Thursday, February 17, 2005

Where does the NHL head from here?

Bob McKenzie follows the next logical step by musing on the labour impasse and replacement player strategy that many forsee the league taking.

Bob readily admits he doesn't have the answers —
We don't know where we're going. We're heading into really uncertain times. All of sudden all of us are supposed to be experts on things like impasse and implementation, how long it might go, who will win, who will lose, linkage and salary caps
which is a little odd considering that it is kind of his job to at least try to make sense of these things. My guess is that McKenzie is in a similar spot to me, where we got into this business to talk puck and ended up having to cover the buck.

Anyway, I'll take what he says here a step further:
If the fans show up for the replacement players, it's over. The union would be in big trouble. But if it goes the other way, the National Hockey League has to go back on hands and knees to the NHLPA and cut a deal because fans won't pay to see replacement players.
There are a lot of people saying replacement players will never fly — my pal Tom Benjamin among them — but I disagree.

In Canada, we're going to show up regardless of who is on the ice, especially in Toronto. As long as the ticket is billed as the 'Maple Leafs,' you can be sure this city will line-up for it. Having lived in Vancouver as well, I have to believe that hockey-starved Canucks fans would follow suit.

The real question is what will fans in non-traditional hockey markets like Nashville think of watching replacement players? Keeping in mind that ticket prices will be less than what they are now, I'm going to posit that attendance won't dip that low with replacements.

I mean, Predators fans (and other similar cities — not just picking on these guys) often get derided as being unknowledgable of the game. That being the case, do they really care if it's Scott Hartnell or Scott Upshall suiting up in the game they are going to see? And how huge of a decline in the on-ice product would there be?

The other thing is, teams like the Predators don't have much lower that their ticket sales can fall. Nashville only had 13,000 fans with the world's best donning the mustard-yellow jerseys — how many fewer will attend for replacements? A few thousand? In my opinion, there'll be enough interest to pay owner's bills... and in the meantime, locked-out players will be going hungry (or so they'd have you believe).

Of course, I'm speculating, but so is everyone else at this point.

Speaking of McKenzie, he wrote a snippet for an editorial in the Ryerson rag this week. It's good to know I've loitered on the same crappy chesterfields as so many fantastic journalists.


At 12:43 a.m., February 17, 2005, Blogger Brett Mirtle said...

I agree 100%. After a 16 month layoff from hockey, especially in Canada, fans will be back to watch. If the replacements are up to AHL calibre, it will still be high-quality hockey.

Besides, some of the NHL players will cross the line and play anyways, which will help the cause.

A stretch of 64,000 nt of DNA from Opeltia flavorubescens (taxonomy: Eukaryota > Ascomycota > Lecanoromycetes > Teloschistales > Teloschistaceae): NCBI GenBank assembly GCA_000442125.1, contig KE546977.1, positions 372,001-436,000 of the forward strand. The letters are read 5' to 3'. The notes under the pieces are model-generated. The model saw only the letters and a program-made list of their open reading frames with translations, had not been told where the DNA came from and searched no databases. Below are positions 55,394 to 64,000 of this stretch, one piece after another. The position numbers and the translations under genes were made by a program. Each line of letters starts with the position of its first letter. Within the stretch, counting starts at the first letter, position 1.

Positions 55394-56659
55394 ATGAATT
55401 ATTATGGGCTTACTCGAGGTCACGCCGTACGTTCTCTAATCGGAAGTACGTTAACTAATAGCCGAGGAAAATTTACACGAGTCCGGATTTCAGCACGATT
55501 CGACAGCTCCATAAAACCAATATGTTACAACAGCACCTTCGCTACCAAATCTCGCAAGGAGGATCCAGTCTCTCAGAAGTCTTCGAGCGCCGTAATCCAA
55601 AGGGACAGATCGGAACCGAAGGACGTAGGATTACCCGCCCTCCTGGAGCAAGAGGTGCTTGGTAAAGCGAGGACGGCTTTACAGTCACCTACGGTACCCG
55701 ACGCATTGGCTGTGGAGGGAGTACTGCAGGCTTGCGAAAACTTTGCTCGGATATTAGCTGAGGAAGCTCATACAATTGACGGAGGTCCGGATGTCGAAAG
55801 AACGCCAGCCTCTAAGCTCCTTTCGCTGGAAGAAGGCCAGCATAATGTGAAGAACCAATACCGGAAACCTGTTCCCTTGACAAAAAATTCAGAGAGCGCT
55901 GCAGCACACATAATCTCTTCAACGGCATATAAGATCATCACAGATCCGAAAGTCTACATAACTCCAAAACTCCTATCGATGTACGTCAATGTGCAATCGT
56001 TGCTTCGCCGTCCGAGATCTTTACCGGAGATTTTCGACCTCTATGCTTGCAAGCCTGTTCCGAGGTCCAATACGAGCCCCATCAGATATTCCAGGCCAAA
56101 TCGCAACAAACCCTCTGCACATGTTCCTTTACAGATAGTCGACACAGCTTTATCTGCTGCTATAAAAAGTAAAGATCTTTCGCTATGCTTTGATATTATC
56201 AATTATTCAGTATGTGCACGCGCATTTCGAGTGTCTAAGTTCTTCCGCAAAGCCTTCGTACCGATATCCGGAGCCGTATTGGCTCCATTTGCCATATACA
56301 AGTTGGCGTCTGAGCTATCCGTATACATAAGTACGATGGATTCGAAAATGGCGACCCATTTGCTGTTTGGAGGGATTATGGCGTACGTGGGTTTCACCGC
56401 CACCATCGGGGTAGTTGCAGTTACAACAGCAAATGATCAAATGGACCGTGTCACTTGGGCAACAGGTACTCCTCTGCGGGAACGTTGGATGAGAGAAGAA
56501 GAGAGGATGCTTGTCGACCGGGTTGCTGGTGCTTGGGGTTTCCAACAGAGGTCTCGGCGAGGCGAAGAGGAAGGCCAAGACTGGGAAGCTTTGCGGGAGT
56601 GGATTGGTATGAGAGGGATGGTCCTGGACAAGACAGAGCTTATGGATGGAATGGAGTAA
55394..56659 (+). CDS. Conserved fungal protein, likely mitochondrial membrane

Regardless of what happens, there's no way that the NHL comes crawling back to the union for anything. Sorry, Bob, I have to disagree a little there. If replacement players fail miserably, what will the economics of the NHL look like at that point?!? If you think that the NHL is in trouble now, zowie, just wait until that happens and tally up the league revenues then. The NHLPA would be lucky to have a chunk of the pie that's half of what the owners just offered.

The players just tossed away the best offer they're going to get.

At 1:30 p.m., February 17, 2005, Anonymous Anonymous said...

I would not go see replacement players in Preds uniforms. I have seen NHL caliber and less than NHL caliber and the difference is huge. Even going from the NHL to the AHL there is a dropoff in talent and speed. As far as I can tell from the Preds message boards it is about a 50/50 split with the season ticket holders as to who will and will not go to see replacment players. Being that the season ticket holders make up most of the crowd at the GEC I think replacement players would cause a large dent in attendance for Predator games. Of course who knows how people will actually act after they have been hockey deprived for over a year?

At 2:38 p.m., February 18, 2005, Anonymous Anonymous said...

I'm a diehard, lifelong Leaf fan and I'll never pay NHL prices to see AHLers pretend to be NHLers. Will the corporate season tix owners pay up and show up? I really don't know. I would say that if prices dropped to about $30 for lower bowl seating at the ACC I'd go (as I did for the St John's vs Ottawa games). I agree with the above comment in that there's a distinct difference in talent that won't be put up with by many at full prices.

In a different entry, there are some good points in why we shouldn't have a season. However, the reason I hoped for a short season this year is that it immediately creates certainty in having a mostly normal season next year. As it stands now, we don't have that comfort.

Dave - Toronto


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